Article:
Library Fellows: Human Evolutionary Biology
Houghton Library Undergraduate Fellowship Program
Houghton Library invites proposals for summer 2017 on any topic or discipline supported by our collections. Creative, digital, research, and performance projects are all welcome, as are those we haven't thought of yet. Thanks to our continued partnership with Harvard Office of Undergraduate Research and Fellowships and their Summer Humanities and Arts Research Program (SHARP), 2017 Houghton Undergraduate Fellows will also be part of this unique residential research program. Fellows receive housing at Leverett House, light breakfasts and full dinners, financial and logistic support of student-driven programing, trips, and social events, coverage of the summer earnings obligation if receiving financial aid, and a stipend of $2,850. Move in for the program begins in early June and the program runs through mid-August (10 week commitment). A public program showcasing projects of the Houghton Library/SHARP Undergraduate fellows is held in Cambridge, MA in the fall. Eligibility: The Harvard Undergraduate Fellowship at Houghton Library is open to all Harvard College students currently enrolled in an undergraduate degree program. Projects must make primary and substantive use of Houghton materials. To Apply: The 2017 application is available on the Office of Undergraduate Research and Fellowships site. Please navigate to the SHARP tab for details. Applications are due Wednesday, February 22, 2017. In the meantime we welcome any inquiries and encourage conversations about project proposals. We are happy to discuss project proposals at any stage of development. To schedule a time to talk with a Houghton librarian about your project, please use this form. You may also email us at: email@example.com.
Human Evolutionary Biology
Charles Darwin’s Theory of Natural Selection is perhaps the most polemical scientifc postulate in human history. The ramifications of his civilization-changing work have left the realm of biology and bled through to other sciences and Harvard concentrations, most notably Integrative Biology, and even the social sciences and the humanities, especially Philosophy and Religion. That Human Evolutionary Biology is a concentration on its own right attests to the power of Darwin’s theory and its consequences for our origin as a species. HEB concentrators are mainly focused on the biological aspect of evolution and its impact on Homo sapiens, but the fact that the concentration can also be pursued through the Mind, Brain, and Behavior initiative attests to the interdisciplinary importance of the theory of evolution. Houghton’s collection pertaining to Human Evolutionary Biology reflects that multidisciplinary aspect of the subject; in fact, many of the items shortlisted belong to the W. V. Quine papers (MS Am 2587, 008937558) and link evolution to philosophy and other disciplines.
Before reaching Quine, however, it is important to note that Houghton does own material directly related to Darwin. In fact, the library is the proud owner of the John Murray 1859 edition of On the Origin of Species by Means of Natural Selection, or The Preservation of Favoured Races in the Struggle for Life (*EC85 D2593 859o, 005027133), the long title of one of the most influential books in human history. Though students have access to the text online at any time, coming into contact with the physical copy of such a pivotal volume is an experience to treasure. Even more fascinatingly, Houghton owns Darwin’s autograph manuscript copy of page 156 of that edition (MS Eng 1214, 009371370), another opportunity students have to come into contact with physical Darwin memorabilia.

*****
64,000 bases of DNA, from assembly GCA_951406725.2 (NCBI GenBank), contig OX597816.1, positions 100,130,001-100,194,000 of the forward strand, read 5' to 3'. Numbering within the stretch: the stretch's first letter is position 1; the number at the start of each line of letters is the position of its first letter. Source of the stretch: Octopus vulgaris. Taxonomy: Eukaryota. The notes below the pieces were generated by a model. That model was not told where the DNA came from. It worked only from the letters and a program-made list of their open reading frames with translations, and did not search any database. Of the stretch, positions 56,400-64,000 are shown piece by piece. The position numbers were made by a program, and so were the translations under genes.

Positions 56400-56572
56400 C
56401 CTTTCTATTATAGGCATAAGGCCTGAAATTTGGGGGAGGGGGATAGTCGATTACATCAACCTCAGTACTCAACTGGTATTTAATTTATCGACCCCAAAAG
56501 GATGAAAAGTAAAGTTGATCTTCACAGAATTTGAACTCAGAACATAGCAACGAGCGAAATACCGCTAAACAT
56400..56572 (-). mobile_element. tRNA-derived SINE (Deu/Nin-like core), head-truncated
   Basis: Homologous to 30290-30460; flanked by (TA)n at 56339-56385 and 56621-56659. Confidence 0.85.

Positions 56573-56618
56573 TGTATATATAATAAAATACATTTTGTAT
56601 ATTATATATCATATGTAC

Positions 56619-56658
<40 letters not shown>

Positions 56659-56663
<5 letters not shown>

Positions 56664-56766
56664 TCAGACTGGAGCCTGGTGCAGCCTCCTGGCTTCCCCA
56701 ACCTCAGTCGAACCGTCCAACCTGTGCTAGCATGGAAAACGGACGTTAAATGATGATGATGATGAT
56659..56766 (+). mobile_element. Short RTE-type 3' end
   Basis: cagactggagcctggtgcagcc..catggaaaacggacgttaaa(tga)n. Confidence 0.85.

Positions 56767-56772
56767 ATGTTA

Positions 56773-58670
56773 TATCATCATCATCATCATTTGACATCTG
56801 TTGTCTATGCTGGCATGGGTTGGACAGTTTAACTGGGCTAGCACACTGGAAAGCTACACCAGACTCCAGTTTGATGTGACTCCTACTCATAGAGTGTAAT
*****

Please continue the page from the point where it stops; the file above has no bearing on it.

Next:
Much of Houghton’s Human Evolutionary Biology materials are academic. Charles Peirce, one of the most important American philosophers of the nineteenth century, wrote about evolution in two manuscripts that are part of Houghton’s collection (MS Am 1632 , 000602456). Demonstrating the multifaceted nature of evolution as a theory, he linked Darwin to Thomas Malthus—and thus to an economic viewpoint on the matter—and discoursed about some of the philosophical topics surrounding the theory.
Quine’s personal collection of academic papers is also laden with material linked, in one way or another, to evolution as a scientific and a philosophical theory. These papers include “DNA Map of the Human Lineage” by Jared M. Diamond (1646), the author of Guns, Germs, and Steel; Daniel Clement Dennett’s “Evolution, Error, and Intentionality” (1628) and “What Evolutionary Good is God?” (1626), the latter perfect for research in conjunction with the Religion department; Elliott Sober’s “Revisability, A Priori Truth, and Evolution” (2213); and Massimo Piattelli-Palmarini’s “Against Evolutionary Arguments in Epistemology” (2077), fit for interdepartmental work with Philosophy. Two items in that compendium are particularly fascinating due to their somewhat unorthodox treatment of evolution; they include Clement’s reply to a review of his work by H. Allen Orr (1641) and personal correspondence between Quine and Clive Entwistle, an architect with peculiar views on Darwin (333).
Finally, a peculiar, unorthodox item concerning evolution that might be of interest to students is Timothy Leary’s The Periodic Table of Energy (MS Am 2786, 013634384), a typescript linking the periodic table to the theory of evolution and the Tarot, the I Ching, and the Zodiac. Though maybe not useful academically for HEB concentrators, it is certain to entertain.